On 30 June 1908 at 07h 17mn 11s (local time), there was a violent explosion in the Siberian forest heard distinctly in the small town of Vanavara 60 kilometres away.
It was later found that a meteorite or small asteroid 100 metres in diameter weighing a million tonnes (orders of magnitude) had plunged through Earth's atmosphere and exploded 8 km from the ground.
The forest was completely destroyed over an area of 20 km² and the damage from the heat wave extended over more than 100 km, while the sound of the explosion was heard at a distance of 1500 km. The cloud of ash produced spread all over Europe, right down to Spain. The energy released by the explosion has been estimated at 15 megatonnes.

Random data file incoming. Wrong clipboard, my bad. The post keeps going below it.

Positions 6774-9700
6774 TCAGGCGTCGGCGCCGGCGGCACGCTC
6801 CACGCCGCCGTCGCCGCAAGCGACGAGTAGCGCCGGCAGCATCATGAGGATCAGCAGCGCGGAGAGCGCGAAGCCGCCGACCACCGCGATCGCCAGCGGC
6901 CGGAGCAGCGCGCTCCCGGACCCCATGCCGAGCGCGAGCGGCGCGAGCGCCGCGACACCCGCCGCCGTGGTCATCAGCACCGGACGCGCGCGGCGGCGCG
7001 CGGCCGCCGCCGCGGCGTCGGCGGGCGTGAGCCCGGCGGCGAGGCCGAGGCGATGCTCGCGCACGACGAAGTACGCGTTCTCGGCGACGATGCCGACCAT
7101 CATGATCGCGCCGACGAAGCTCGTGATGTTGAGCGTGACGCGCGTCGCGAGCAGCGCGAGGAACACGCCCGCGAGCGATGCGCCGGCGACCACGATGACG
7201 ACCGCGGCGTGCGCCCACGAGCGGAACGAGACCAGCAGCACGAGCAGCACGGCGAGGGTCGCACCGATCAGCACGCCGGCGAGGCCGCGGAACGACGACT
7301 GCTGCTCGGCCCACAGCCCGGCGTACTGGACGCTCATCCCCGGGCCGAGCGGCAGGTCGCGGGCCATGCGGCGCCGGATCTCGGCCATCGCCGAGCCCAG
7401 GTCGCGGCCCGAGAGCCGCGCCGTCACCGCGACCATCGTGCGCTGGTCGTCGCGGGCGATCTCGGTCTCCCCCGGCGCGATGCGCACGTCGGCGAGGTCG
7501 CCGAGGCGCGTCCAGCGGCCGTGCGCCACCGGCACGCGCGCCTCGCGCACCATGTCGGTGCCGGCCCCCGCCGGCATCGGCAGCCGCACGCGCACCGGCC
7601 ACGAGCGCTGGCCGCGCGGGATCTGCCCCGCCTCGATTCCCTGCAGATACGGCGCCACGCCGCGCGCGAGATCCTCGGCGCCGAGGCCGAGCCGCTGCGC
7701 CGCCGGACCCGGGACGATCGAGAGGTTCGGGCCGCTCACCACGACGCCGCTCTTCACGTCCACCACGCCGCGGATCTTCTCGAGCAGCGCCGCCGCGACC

Because of political troubles, the first expedition only arrived in 1927, but scientists found neither crater nor debris. On the other hand, entire pine forests had been laid flat, blown over by the shock wave. After the cold war, two new expeditions were organised in 1958 and 1961, and researchers discovered myriads of silicate spherules spread over a vast surface around the point of impact.
An American study in 1993 concluded that the explosion had been produced by the disintegration of a small comet nucleus composed of frozen gas which melted and dispersed as a rain all around the area.
Location of Tunguska.